by Colin D. Chue, Nadezhda A. Wall, Nicola J. Crabtree, Daniel Zehnder, William E. Moody, Nicola C. Edwards, Richard P. Steeds, Jonathan N. Townend, Charles J. Ferro
Vascular calcification and reduced bone density are prevalent in chronic kidney disease and linked to increased cardiovascular risk. The mechanism is unknown. We assessed the relationship between vascular calcification, femoral bone density and left ventricular mass in patients with stage 3 non-diabetic chronic kidney disease in a cross-sectional observational study. Methodology and Principal Findings
A total of 120 patients were recruited (54% male, mean age 55±14 years, mean glomerular filtration rate 50±13 ml/min/1.73 m2). Abdominal aortic calcification was assessed using lateral lumbar spine radiography and was present in 48%. Mean femoral Z-score measured using dual energy x-ray absorptiometry was 0.60±1.06. Cardiovascular magnetic resonance imaging was used to determine left ventricular mass. One patient had left ventricular hypertrophy. Subjects with aortic calcification had higher left ventricular mass compared to those without (56±16 vs. 48±12 g/m2, P?=?0.002), as did patients with femoral Z-scores below zero (56±15 vs. 49±13 g/m2, P?=?0.01). In univariate analysis presence of aortic calcification correlated with left ventricular mass (r?=?0.32, P?=?0.001); mean femoral Z-score inversely correlated with left ventricular mass (r?=?-0.28, P?=?0.004). In a multivariate regression model that included presence of aortic calcification, mean femoral Z-score, gender and 24-hour systolic blood pressure, 46% of the variability in left ventricular mass was explained (P<0.001). Conclusions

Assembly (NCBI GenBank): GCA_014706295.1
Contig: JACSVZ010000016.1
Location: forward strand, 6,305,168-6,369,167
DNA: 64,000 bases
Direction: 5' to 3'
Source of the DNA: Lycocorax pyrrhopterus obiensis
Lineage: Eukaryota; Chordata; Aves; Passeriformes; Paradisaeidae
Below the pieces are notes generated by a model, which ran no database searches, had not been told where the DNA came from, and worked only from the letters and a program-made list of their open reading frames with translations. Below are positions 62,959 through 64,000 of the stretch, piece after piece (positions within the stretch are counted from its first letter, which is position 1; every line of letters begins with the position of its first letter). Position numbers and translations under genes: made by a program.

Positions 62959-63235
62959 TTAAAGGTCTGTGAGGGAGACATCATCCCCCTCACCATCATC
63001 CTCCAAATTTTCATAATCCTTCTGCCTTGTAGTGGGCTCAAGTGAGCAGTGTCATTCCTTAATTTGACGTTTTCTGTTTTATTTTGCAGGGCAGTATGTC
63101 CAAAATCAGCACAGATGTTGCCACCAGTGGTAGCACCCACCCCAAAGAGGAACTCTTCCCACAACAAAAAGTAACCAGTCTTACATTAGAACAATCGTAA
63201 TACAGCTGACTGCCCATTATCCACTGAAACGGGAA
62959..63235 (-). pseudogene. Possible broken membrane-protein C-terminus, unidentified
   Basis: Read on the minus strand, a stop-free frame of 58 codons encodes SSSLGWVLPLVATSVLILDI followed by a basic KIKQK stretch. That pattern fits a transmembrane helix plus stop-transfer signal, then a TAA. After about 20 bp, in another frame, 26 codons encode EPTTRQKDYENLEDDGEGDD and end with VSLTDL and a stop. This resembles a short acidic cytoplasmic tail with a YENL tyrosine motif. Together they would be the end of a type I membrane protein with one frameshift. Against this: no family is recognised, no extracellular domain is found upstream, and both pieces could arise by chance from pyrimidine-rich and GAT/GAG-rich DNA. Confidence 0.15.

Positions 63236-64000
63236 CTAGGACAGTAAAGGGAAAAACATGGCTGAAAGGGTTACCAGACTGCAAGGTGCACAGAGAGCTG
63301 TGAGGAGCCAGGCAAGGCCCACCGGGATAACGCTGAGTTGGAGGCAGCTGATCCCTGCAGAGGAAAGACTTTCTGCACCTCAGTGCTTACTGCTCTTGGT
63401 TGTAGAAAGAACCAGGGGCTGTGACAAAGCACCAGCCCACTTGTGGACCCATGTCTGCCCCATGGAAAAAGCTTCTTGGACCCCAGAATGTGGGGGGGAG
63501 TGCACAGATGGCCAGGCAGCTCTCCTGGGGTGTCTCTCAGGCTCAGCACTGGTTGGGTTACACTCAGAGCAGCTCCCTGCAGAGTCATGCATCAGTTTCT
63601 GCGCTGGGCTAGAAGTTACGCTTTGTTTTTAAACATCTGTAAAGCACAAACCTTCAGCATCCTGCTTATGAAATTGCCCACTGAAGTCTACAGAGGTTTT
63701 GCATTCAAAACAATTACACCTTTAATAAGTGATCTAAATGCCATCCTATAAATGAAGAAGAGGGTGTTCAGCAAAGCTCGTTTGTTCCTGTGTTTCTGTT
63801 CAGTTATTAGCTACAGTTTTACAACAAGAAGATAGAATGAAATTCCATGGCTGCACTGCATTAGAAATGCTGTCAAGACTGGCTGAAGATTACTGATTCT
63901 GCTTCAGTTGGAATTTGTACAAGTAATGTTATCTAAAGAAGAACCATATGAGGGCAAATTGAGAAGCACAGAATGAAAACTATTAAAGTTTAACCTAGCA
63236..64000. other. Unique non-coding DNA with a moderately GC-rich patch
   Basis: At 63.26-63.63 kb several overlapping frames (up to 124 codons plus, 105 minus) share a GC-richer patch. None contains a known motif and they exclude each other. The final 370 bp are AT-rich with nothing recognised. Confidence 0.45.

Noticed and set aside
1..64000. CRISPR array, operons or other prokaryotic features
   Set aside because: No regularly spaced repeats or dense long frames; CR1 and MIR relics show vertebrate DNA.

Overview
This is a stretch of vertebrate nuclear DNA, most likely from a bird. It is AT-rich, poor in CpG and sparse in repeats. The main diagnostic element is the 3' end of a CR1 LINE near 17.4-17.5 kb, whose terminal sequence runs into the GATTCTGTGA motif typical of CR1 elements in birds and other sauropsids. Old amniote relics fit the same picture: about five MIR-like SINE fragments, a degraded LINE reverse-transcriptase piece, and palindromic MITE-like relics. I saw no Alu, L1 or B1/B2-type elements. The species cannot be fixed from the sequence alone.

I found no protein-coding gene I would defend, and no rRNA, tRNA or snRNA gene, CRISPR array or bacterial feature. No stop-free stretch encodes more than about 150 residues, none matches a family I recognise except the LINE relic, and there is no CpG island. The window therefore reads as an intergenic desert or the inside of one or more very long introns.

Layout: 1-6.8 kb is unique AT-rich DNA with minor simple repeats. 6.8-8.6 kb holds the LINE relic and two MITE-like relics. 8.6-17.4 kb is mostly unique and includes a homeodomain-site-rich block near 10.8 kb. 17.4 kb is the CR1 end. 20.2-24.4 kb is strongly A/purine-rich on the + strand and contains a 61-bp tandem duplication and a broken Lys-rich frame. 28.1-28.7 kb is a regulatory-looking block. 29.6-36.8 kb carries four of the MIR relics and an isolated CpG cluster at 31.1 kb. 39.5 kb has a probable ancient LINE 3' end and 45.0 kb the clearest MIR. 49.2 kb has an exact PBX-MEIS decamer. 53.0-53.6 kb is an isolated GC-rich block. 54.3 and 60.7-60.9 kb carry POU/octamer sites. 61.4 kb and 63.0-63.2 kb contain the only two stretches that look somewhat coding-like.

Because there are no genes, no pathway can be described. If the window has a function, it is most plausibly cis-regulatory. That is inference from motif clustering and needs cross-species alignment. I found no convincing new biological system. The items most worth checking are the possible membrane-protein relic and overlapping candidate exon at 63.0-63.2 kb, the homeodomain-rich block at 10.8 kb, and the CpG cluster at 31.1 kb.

In patients with stage 3 non-diabetic chronic kidney disease, lower mean femoral Z-score and presence of aortic calcification are independently associated with increased left ventricular mass. Further research exploring the pathophysiology that underlies these relationships is warranted.